That said, Chopra’s adequate acting abilities and chirpy persona, coupled with a conflicted accent that sounds like she’s perpetually caught between airport immigration counters, have helped her manufacture a vast if imprecise form of celebrity. You can bet that studio executives at Marvel have measured up the body suits, identified the South Asian market, and are on their way to offering Chopra the opportunity to star next to a green screen. Frankly, it’ll be nothing short of a landmark.

To set the record straight, Citadel-like stories are conceptualised with the corporate urge of domination as opposed to storytelling. This is Amazon’s bullish bet on creating something akin to a Marvel franchise on streaming. Nobody had Emmy nominations in mind while writing or imagining Citadel (except when titling the series) and it’s probably why — despite its multi-million dollar backing — cast members like the much-loved Stanley Tucci act as though they’re dispensing information over a wine-tasting buffet instead of engaged in high-stakes espionage. (He’s *so* good at being unenthused that you’ll wonder why someone with a gun in his hands would couch his commands with all the politeness of a valet asking for your car keys.) Citadel is absurd, but also blazingly fun.

The point is that a post-Marvel world offers a lot of vaguely popular faces a shot at instantaneous glory without having to continue their grind of building a filmography. In Citadel, Chopra and her co-star Richard Madden have been cast as attractive, cocky spies who can be sensualised as much as sensationalised for their senseless action sequences. Chopra, to her credit, never looks out of place, punching suited men, delivering chaste dialogue, and conversing with a diverse field of actors — all of whom we’ve seen in far better outings.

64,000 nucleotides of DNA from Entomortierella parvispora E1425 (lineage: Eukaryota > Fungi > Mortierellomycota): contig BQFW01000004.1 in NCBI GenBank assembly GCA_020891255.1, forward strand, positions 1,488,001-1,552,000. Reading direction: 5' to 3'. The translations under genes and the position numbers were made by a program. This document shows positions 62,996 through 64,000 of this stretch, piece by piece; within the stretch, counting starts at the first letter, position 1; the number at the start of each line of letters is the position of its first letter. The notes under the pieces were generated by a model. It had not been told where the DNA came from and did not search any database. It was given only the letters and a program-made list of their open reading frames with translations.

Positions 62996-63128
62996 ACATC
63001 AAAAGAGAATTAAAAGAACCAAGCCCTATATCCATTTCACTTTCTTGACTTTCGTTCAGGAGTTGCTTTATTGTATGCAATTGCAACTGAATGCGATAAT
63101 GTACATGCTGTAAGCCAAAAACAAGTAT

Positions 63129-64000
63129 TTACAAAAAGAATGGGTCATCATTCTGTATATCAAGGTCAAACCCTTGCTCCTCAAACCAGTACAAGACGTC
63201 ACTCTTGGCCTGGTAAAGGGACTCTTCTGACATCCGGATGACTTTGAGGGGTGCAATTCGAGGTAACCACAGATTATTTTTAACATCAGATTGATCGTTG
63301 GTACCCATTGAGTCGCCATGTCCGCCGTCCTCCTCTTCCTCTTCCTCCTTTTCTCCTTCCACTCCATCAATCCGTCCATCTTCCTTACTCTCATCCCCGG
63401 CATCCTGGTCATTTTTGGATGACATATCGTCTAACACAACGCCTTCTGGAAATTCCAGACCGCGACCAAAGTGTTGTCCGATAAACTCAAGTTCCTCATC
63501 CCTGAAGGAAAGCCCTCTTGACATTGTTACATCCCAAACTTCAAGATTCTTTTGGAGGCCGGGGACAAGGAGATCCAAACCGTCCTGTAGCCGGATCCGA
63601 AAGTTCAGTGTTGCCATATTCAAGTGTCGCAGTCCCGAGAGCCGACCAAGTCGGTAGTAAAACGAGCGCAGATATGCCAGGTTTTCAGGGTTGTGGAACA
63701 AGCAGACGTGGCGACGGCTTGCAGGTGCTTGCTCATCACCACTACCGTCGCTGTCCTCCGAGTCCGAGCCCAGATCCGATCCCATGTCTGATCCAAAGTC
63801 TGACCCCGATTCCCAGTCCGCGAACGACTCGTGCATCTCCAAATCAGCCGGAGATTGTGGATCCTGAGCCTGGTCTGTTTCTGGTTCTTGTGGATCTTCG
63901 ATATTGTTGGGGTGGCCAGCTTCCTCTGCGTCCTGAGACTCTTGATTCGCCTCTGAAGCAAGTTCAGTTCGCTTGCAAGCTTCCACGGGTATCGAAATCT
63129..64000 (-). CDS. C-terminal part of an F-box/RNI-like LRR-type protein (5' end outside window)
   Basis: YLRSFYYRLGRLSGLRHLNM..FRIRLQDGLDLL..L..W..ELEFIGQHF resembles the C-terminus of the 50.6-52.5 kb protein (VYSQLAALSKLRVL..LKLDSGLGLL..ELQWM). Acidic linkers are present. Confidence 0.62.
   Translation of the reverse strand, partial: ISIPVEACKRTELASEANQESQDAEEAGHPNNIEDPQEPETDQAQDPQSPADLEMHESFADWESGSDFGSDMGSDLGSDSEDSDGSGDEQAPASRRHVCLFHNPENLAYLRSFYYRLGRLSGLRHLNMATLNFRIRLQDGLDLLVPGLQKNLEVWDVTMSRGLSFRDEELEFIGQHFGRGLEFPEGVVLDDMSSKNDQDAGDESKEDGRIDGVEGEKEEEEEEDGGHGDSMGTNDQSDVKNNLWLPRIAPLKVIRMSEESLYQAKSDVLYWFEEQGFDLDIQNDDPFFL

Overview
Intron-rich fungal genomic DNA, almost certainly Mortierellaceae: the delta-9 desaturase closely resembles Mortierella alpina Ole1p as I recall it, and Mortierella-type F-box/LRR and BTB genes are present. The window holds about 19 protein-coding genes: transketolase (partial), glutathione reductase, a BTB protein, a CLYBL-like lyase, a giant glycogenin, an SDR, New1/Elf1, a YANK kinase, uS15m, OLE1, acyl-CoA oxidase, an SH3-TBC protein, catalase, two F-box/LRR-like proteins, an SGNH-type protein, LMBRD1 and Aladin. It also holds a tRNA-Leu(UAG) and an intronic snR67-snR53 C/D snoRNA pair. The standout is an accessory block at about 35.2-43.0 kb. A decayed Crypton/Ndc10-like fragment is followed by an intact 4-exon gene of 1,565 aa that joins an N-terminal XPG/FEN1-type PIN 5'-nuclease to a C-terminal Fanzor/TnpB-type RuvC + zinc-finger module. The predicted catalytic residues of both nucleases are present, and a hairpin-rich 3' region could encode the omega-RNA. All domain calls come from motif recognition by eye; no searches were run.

In Quantico
In Quantico

But that’s the pedestal or the exact launchpad where you become akin to a Vin Diesel or a Dwayne Johnson — a media juggernaut unto yourself. This is a shot at critique-immune popularity, one that accords only a chosen few the insularity that genuine stardom guarantees. For Citadel Chopra was also paid the same as Game Of Thrones alum Madden. She won’t win awards for it anytime soon, but the question is: does she really need to?

Indian actors may have started to appear in global projects with regularity but their ascent must also be analysed with what actually is “global” and what merely feels global. The late and great Irrfan Khan’s most notable role in a foreign production, you might argue, is possibly his awkward, underused stint as the empathetic billionaire in Jurassic World. The ripples of such giant concoctions have far greater implications in terms of impact, when contrasted with meatier roles in more obscure — if better — productions.

To which effect, Chopra possibly understands what she wants to become, or what she possibly can’t. For everything she gains in stardom, she might lose in thoughtful, subtler artistic pursuits. But then again, who can blame her for trying to ascend that podium of universal recognition, as opposed to the acclaim of being “that Indian actor who is good”? Frankly, the former sounds like a far more formidable strategy compared to the underdog quality of the latter. The latter sounds good on paper, but for the economics of cinema, nothing spells tangible like the numbers known faces bring in. It’s the kind of power that opens not just doors, but entire markets.